GP leaders have repeatedly urged the Government to focus on sufficiently funding urgent out-of-hours services before rolling out seven-day routine services - a Conservative Party manifesto commitment in 2015.

NHS England said it was reviewing the workforce data it collects to better understand the pressures on the urgent care system, a spokesperson told Pulse: 'We recognise and appreciate the vital urgent care delivered in and out of hours by primary care staff.'

Readers' comments (12)

  • They added that since the introduction of NHS 111 there has been a decrease in calls reaching out-of-hours, but this was countered by ‘increased clinical complexity’

    Is this really true? There are, I am certain, many very complex cases that reach the OOH setting. And I truly believe that the individual clinicians there do an amazing job.

    However, 111 seems to send an awful lot of their workload to hospital. A lot of their moderately difficult workload (like wheezy children, headaches or severe abdominal pain) used to be triaged by the OOH GP service and then (in many cases) seen by the OOH GP service. Now they are commonly sent an ambulance.

    To have flat line funding with a lot of the clinical workload being taken away is a pretty good deal.

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  • Vinci Ho

    From Day 1 when NHS 111 was born , we know all the way it was a Rosemary's Baby. It was created by Cameron's government as an even cheaper version of NHS Direct( still remember that ?). As a result , OOH is allowed to wither as funding is drained further and further(indemnity rising higher and higher) . The media spin misled the public to the impression that there was no GP working after half six in the evening , Monday to Friday and the whole weekend .Then the seven days GP opening protagonists waved their flags and slogans criticising how much we were responsible for the A/E crisis because we could only open 5 days a week trying to preserve the invaluable core value: Continuity(Close my eyes , saw the word 'Quisling').It is now too obvious what the original ,clandestine agenda was in Cameron's mind: punish these expensive GPs who were doing f**k all.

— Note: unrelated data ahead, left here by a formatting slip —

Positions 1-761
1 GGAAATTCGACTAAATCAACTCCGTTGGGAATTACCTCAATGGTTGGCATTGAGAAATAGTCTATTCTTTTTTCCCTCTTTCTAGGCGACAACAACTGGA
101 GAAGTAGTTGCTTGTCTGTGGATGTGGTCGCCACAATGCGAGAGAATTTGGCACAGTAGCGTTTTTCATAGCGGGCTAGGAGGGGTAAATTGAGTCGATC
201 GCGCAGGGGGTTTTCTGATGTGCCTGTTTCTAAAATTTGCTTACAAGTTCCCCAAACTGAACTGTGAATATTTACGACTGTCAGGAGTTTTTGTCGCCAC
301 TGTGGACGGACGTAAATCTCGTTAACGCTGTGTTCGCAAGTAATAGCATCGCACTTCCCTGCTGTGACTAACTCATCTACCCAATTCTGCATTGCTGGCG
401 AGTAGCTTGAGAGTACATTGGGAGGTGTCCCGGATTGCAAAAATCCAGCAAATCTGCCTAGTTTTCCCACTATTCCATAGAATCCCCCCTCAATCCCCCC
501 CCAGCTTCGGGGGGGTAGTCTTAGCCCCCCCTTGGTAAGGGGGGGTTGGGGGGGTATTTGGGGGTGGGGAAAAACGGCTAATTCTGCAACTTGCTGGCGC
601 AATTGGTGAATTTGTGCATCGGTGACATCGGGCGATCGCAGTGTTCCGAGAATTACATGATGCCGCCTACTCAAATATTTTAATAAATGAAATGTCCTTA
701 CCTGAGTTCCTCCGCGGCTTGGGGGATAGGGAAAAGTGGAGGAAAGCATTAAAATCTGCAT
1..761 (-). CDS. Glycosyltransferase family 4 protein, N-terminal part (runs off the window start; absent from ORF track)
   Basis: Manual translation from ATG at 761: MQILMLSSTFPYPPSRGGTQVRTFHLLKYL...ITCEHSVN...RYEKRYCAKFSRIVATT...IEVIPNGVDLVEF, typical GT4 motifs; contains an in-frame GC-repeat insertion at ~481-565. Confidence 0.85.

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  • doctordog.

    Of course they do, it's blindingly obvious .
    Rather than fund this stupid unfocused 'routine ' 7day working, OOH is where the funding needs to go.

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  • 1. Patient is very unwell and needs to be in A&E
    Delaying these patients through the maze and delays of NHS 111, wait for call back...wait for GP call back... wait for appt... fobbed off home to re attend or recall later ....is just dangerous
    I find it insulting to expect the Doctors to place their license to practice at risk